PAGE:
Quick, easy & delicious. I wanted to serve this focaccia with spaghetti & meat sauce so I added garlic to the onions and topped the bread with chopped black olives and fresh herbs (parsley & thyme) before baking. So good! Even though I only cooked the onions until they were lightly browned, they did get a little burnt by the time the focaccia was sufficiently golden brown but, it was still delicious! The bread kept well on the counter and was great reheated @ 350 for 10 minutes.
    Thank you for such an easy, foolproof recipe; definitely going to make again soon!

    1. Erin

      I imagine you could — in fact that’s what I was going to do myself — but then I realised it only takes 5 mins to mix using a spatula, and comes together so easily that I didn’t bother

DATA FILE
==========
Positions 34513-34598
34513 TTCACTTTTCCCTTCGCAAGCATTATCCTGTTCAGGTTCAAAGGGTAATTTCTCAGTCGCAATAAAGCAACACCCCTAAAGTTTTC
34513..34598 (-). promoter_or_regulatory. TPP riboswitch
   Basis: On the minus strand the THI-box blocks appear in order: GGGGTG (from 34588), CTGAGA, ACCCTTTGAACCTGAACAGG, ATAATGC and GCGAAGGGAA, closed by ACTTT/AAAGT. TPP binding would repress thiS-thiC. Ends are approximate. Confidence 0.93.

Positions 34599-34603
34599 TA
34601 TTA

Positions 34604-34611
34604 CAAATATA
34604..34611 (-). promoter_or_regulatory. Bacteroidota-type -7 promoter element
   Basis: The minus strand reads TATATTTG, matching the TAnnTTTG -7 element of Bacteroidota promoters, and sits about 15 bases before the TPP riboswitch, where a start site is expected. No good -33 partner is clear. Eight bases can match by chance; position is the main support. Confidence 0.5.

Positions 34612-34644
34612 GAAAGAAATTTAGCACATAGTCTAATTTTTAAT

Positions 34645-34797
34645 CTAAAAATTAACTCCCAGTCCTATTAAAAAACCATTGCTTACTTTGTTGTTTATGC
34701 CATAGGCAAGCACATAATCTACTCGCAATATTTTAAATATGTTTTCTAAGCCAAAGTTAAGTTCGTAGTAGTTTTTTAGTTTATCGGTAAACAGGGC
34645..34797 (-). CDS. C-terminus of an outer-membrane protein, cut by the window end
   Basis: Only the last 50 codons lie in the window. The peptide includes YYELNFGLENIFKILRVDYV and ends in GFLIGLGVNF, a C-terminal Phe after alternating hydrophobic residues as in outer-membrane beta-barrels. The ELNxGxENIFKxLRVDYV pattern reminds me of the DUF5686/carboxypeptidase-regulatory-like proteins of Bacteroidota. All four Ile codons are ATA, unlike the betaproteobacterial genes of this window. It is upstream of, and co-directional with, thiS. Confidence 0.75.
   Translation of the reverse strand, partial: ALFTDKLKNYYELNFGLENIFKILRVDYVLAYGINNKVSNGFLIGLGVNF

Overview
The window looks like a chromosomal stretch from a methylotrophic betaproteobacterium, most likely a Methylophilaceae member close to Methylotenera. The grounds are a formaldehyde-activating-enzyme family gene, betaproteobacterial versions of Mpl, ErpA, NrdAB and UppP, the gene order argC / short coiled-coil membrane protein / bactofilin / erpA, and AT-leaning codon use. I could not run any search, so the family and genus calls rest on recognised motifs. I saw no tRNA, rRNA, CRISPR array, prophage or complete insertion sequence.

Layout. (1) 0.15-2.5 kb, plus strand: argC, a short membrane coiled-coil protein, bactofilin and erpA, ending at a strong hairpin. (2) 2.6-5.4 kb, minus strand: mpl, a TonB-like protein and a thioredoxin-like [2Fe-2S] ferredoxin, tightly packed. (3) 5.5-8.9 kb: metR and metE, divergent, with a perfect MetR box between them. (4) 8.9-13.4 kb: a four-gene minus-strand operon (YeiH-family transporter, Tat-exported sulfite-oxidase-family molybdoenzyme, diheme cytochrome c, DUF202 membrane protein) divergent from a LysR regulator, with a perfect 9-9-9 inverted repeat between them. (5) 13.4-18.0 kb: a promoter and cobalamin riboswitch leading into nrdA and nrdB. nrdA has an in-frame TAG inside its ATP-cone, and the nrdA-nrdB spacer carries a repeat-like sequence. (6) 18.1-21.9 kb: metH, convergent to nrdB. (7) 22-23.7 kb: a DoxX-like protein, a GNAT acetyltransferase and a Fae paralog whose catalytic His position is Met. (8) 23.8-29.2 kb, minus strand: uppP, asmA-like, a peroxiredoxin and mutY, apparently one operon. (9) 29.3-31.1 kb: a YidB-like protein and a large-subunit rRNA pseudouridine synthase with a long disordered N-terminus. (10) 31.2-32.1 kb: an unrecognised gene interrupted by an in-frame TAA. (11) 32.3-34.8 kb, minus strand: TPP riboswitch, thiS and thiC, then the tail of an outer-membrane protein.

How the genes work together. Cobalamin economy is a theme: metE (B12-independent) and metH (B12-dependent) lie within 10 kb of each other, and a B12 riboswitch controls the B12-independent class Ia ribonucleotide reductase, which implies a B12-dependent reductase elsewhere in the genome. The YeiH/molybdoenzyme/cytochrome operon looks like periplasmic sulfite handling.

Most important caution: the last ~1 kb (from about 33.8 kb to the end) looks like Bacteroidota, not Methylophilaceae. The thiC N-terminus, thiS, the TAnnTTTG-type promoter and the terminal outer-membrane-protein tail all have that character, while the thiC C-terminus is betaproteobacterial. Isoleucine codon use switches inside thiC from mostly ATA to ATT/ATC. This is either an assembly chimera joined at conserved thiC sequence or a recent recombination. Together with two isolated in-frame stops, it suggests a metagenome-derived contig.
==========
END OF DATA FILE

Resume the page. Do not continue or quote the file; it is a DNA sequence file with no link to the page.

34. Kate

    Wow this was delicious and so, so easy. Kids and I ate 4 very generous pieces standing in the kitchen. 6yo daughter demanded she take the rest got lunch.

  35. Tiny

    I halved the recipe and baked it in an 8×8 metal pan. Half of a 9×13 pan would be 58.5 square inches, and an 8×8 is 64 square inches, so the bread was a little thinner, just under an inch, but nice and open crumb. I didn’t change anything else (checked at 20 minutes and ultimately went the full 25), and it was delicious and perfectly salted.

    I did have the problem that my onions were quite dark by the time the top of the bread had browned. My onions were more heterogeneous in color than Deb’s, with the darkest being about as dark as hers. I think next time I will take them to “soft with one or two showing color” in the pan and top the bread with that. Worst case scenario is probably bialy-level onion doneness, which I can live with.

    1. MWW